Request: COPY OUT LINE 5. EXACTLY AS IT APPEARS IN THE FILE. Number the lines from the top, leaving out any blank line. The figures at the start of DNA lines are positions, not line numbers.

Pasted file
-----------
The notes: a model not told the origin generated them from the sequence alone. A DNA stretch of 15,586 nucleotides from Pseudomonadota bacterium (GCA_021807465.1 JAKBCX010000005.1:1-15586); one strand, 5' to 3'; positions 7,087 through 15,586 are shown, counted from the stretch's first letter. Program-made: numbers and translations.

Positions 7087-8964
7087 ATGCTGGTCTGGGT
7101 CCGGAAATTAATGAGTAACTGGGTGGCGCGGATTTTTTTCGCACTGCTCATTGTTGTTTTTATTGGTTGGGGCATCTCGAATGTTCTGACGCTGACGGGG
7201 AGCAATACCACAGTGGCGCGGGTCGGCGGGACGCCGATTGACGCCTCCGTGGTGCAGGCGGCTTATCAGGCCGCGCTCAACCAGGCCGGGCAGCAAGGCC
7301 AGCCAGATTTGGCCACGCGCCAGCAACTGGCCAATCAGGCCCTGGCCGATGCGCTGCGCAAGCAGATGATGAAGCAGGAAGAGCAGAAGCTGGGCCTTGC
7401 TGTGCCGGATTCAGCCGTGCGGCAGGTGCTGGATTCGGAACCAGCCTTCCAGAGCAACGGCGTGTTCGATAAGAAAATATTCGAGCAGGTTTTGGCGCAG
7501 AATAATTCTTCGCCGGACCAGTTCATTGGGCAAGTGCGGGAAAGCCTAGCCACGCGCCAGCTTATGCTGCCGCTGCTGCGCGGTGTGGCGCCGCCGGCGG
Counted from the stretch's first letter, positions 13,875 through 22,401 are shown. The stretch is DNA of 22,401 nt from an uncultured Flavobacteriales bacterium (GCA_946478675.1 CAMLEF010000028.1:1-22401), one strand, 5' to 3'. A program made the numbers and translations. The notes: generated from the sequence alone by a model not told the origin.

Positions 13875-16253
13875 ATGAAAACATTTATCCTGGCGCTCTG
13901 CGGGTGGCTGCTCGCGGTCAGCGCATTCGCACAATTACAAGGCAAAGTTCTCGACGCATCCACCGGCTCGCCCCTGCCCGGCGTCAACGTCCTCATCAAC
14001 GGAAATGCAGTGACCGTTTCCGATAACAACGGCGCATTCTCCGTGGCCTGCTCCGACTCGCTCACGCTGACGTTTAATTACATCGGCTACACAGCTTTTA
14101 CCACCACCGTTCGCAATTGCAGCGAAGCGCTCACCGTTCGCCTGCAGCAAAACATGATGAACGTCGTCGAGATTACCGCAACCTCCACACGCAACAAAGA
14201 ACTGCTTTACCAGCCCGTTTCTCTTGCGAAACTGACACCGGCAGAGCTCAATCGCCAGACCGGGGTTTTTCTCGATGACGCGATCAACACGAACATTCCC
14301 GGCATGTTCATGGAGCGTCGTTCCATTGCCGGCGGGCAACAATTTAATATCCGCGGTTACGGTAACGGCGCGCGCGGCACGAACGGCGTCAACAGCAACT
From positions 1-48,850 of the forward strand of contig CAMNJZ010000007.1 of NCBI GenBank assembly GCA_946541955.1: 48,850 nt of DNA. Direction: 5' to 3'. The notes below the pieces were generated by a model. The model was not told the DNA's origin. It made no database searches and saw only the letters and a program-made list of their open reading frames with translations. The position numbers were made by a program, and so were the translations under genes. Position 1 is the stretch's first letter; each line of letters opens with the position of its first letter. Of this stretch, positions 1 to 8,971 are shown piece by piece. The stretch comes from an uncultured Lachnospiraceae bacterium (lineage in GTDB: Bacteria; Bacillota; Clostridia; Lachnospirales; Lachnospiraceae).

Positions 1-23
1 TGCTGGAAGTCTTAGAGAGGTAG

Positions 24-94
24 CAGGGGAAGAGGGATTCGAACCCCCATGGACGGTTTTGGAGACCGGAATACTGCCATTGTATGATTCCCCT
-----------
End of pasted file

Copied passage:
7201 AGCAATACCACAGTGGCGCGGGTCGGCGGGACGCCGATTGACGCCTCCGTGGTGCAGGCGGCTTATCAGGCCGCGCTCAACCAGGCCGGGCAGCAAGGCC